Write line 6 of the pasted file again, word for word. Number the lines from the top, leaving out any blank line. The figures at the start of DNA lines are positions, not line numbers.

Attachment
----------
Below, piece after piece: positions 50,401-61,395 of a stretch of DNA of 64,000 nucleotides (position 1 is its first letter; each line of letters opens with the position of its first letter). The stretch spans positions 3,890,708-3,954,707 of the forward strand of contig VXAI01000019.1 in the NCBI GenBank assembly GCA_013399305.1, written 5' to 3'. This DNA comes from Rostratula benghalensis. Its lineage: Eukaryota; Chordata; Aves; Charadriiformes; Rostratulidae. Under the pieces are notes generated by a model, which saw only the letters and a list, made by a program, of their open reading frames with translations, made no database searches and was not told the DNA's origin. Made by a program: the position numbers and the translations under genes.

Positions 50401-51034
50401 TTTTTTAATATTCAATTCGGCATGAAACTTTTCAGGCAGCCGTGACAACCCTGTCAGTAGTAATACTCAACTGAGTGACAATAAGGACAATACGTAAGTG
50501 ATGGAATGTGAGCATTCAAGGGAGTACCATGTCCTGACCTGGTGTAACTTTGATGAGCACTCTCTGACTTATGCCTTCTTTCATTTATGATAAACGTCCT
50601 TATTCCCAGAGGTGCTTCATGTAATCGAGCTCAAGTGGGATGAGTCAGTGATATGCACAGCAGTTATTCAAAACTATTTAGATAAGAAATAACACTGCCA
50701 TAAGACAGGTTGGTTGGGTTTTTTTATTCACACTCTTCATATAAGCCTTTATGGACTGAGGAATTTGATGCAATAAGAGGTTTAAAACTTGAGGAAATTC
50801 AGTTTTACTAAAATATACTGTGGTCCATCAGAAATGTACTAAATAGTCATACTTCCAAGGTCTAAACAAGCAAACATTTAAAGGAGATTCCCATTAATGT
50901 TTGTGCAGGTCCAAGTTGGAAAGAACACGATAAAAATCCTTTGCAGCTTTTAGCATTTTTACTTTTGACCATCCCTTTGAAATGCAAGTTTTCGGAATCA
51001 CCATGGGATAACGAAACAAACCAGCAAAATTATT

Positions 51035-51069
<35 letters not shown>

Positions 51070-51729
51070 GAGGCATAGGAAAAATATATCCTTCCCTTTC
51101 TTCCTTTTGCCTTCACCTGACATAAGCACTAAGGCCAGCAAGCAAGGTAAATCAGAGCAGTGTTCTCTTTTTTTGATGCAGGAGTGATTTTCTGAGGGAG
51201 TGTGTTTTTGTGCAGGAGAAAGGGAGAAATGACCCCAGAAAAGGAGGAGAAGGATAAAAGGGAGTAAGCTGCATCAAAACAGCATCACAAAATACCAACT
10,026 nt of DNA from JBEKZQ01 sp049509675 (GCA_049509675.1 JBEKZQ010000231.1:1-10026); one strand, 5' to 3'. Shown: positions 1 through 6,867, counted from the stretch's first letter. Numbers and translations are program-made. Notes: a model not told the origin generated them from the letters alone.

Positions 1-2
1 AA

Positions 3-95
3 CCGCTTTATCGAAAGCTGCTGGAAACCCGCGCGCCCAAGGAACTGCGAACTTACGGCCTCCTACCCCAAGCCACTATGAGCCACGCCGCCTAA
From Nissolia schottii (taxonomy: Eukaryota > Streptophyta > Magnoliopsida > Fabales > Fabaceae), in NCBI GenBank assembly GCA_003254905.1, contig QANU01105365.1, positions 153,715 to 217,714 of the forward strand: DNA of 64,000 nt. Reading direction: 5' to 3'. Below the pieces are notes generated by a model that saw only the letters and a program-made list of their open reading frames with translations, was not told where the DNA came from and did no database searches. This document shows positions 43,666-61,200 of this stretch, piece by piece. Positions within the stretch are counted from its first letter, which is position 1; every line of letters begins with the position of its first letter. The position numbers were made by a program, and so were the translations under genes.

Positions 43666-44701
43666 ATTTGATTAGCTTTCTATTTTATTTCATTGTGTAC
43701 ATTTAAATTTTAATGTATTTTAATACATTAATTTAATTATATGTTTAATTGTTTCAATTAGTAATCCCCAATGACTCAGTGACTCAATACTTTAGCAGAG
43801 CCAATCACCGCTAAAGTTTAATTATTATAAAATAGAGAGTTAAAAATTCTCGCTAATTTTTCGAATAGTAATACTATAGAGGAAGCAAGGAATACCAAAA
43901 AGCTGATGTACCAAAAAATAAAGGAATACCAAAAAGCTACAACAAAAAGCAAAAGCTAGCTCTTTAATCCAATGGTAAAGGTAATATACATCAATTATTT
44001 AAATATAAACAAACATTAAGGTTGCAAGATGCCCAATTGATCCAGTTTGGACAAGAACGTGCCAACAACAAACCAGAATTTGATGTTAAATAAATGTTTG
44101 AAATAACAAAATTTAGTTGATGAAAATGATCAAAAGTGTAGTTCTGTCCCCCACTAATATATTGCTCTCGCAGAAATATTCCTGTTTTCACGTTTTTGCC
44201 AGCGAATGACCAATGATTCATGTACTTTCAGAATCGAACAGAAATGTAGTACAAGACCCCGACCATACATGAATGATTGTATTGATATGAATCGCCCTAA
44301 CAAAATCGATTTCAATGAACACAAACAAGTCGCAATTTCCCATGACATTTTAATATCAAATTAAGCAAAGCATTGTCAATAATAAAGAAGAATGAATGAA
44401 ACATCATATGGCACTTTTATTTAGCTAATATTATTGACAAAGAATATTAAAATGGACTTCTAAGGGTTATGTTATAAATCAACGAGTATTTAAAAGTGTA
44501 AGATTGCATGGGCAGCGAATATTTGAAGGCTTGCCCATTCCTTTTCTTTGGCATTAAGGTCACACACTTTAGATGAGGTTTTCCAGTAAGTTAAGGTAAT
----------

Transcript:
50701 TAAGACAGGTTGGTTGGGTTTTTTTATTCACACTCTTCATATAAGCCTTTATGGACTGAGGAATTTGATGCAATAAGAGGTTTAAAACTTGAGGAAATTC